Entering this weekend’s NHL draft in Dallas, Flyers general manager Ron Hextall has a dilemma: Does he trade up and try to get a better pick, or does he stay put and make the 14th and 19th selections in the first round?
Craig Button, the former Calgary general manager who is a draft analyst for The Sports Network in Canada, says Hextall should stick with the picks.
If the Flyers move up to get a player, “there may be a little bit more projection and a little bit more potential,” Button said last week, “but, to me, to get two players over one in this draft, that’s where I’d take my chances.”
The first round will be held Friday, with Rounds Two though Seven on Saturday. The Flyers have two first-round picks because the 14th-overall selection was part of the trade that sent Brayden Schenn to St. Louis last year.
There are rumblings that Vancouver (No. 7) and Chicago (No. 8) are dangling their first-round picks. If the Flyers moved up via a trade, they might have a chance to grab a highly regarded center (Barrett Hayton? Jesperi Kotkaniemi?) or a righthanded defenseman (Noah Dobson? Evan Bouchard? Adam Boqvist?) who probably won’t be available when they pick at 14.
Bouchard and Boqvist are projected as highly skilled offensive defensemen, while Dobson is more well-rounded, in the mold of St. Louis’ Alex Pietrangelo, Button said
If the Flyers stand pat, Button projects that they will select 6-foot-5, 204-pound right winger Serron Noel at 14 and righthanded defenseman Bode Wilde at 19.
Noel, who won’t turn 18 until Aug. 8, had 28 goals and 53 points in 62 games last season for Oshawa in the Ontario Hockey League.
“He’s improved tremendously over the last two years,” Button said. “He’s big, skilled, smart, hard-edged. I think he plays the game like Blake Wheeler.”
The 6-5, 225-pound Wheeler, a first-round pick in 2004 (fifth overall), had 23 goals and a career-best 91 points for Winnipeg last season. He has averaged 26 goals over his last five seasons.
Wilde is the son of professional skiers, and Button speaks glowingly about his potential.
“He reminds me of Brent Seabrook,” he said, referring to a defenseman who has helped Chicago win three Stanley Cups. “He can skate. He can shoot the puck. He’s physical. I think Bode has a lot of potential. Brett Seabrook went 14th in his draft [in 2003]. [Former Flyer] Braydon Coburn went eighth [to Atlanta], and it’s not even close who the better player was.”
Wilde, a University of Michigan recruit, is a smooth skater and a physical presence at 6-foot-2 1/2, 198 pounds. He collected 41 points (12 goals, 29 assists) and had a plus-35 rating in 61 games for the U.S. national under-18 team this season.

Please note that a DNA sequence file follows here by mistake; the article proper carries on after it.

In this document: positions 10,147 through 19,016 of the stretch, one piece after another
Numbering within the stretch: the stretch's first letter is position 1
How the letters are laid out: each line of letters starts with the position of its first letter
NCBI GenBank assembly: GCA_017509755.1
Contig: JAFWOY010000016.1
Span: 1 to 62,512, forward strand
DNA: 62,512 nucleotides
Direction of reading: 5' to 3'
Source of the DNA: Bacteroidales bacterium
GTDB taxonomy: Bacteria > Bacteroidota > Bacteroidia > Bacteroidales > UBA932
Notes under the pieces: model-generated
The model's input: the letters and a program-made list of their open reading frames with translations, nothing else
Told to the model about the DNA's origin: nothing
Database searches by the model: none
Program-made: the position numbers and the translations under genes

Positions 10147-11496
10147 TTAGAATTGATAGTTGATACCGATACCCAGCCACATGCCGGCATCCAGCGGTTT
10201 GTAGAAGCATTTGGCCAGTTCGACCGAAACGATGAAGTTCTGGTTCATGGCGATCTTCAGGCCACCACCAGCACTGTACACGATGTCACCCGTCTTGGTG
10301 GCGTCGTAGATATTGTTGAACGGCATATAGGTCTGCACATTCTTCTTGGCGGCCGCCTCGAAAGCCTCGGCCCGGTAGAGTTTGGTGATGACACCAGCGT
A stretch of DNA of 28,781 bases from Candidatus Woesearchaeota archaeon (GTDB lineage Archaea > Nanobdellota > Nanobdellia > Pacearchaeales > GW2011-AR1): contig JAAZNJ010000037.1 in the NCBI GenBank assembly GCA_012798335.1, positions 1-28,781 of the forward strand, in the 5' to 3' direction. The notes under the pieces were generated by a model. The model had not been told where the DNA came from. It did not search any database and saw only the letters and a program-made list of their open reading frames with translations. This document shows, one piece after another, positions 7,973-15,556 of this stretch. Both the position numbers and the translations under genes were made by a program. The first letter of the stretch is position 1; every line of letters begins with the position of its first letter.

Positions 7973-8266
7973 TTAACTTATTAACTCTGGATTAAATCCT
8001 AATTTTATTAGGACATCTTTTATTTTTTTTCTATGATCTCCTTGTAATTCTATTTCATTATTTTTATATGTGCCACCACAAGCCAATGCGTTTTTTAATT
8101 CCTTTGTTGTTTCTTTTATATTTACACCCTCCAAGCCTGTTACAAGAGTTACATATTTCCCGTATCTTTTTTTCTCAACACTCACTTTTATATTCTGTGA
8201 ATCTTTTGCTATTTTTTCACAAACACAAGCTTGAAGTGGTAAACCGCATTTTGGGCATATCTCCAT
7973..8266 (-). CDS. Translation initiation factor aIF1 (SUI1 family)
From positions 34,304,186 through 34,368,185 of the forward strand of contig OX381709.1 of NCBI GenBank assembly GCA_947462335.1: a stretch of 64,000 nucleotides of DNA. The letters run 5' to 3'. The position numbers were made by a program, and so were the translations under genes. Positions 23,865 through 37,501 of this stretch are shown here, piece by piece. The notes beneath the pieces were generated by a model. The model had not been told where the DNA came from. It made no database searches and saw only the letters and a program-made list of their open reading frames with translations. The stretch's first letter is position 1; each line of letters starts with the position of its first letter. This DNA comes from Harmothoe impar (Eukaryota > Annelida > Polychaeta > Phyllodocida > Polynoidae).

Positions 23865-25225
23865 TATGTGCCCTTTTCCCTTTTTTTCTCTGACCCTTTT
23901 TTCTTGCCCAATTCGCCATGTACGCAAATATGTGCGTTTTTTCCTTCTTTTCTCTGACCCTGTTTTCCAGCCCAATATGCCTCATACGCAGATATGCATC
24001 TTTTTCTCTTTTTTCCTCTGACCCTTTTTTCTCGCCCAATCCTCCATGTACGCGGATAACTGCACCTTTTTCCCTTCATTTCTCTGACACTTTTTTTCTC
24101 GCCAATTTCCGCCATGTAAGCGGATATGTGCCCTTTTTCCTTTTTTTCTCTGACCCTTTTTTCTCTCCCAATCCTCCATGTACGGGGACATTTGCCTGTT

Hextall is high on centers in the draft, and he might opt for speedy Isac Lundestrom if he is available at 14. The 6-foot, 183-pound Lundestrom held his own in the Swedish Elite League.
“He’s a good player, a very versatile player,” Button said. “I don’t think he’s going to stand out in any single area, but he’s going be a real good, all-round player. He can play the wing; he can play center ice. He’s smart; he’s got weight; he’s got skill. I don’t think he’ll be there at 19, so if they want him, I think they’ll have to step up for him at 14.”
Button said there’s “no hope in hell” that 6-1, 190-pound center Hayton will still be on the board at 14. If that’s the case, the Flyers would need to make a deal to move up and select him.
At Sault Ste. Marie in the Ontario Hockey League, Hayton was a teammate of Flyers prospect Morgan Frost. Hayton had 21 goals and 60 points in 63 games. (Defenseman Rasmus Sandin, another Sault Ste. Marie player, is also on the Flyers’ radar at 19.)
Center Joe Veleno could be available at 14 and 19. He was once believed to be a top-10 pick, but his stock has dropped in the last year. “He might be like a Lars Eller [of Washington] or a Patrik Berglund” of St. Louis, Button said. “I don’t see elite skill.”
Mattias Samuelsson, a Voorhees native, will fall to the 25-to-40-range in the draft, according to Button. The 6-4, 218-pound defenseman is the son of former Flyer Kjell Samuelsson, now the team’s player-development coach.
The younger Samuelsson is strong, a good skater, and “very competitive defensively,” Button said. “He does a lot of things really well. He reminds me of [Edmonton’s] Darnell Nurse, and those type of defensemen are really valuable.”
After the first round, the Flyers won’t select until 50th overall, in the second round. By then, Samuelsson is expected to be taken.
Hextall said Samuelsson is a “different player” from his father, who spent 14 seasons in the NHL. “He’s not as mean as big Sammy, which I say as a compliment to big Sammy.”
The GM called the younger Samuelsson “more skilled than his dad.”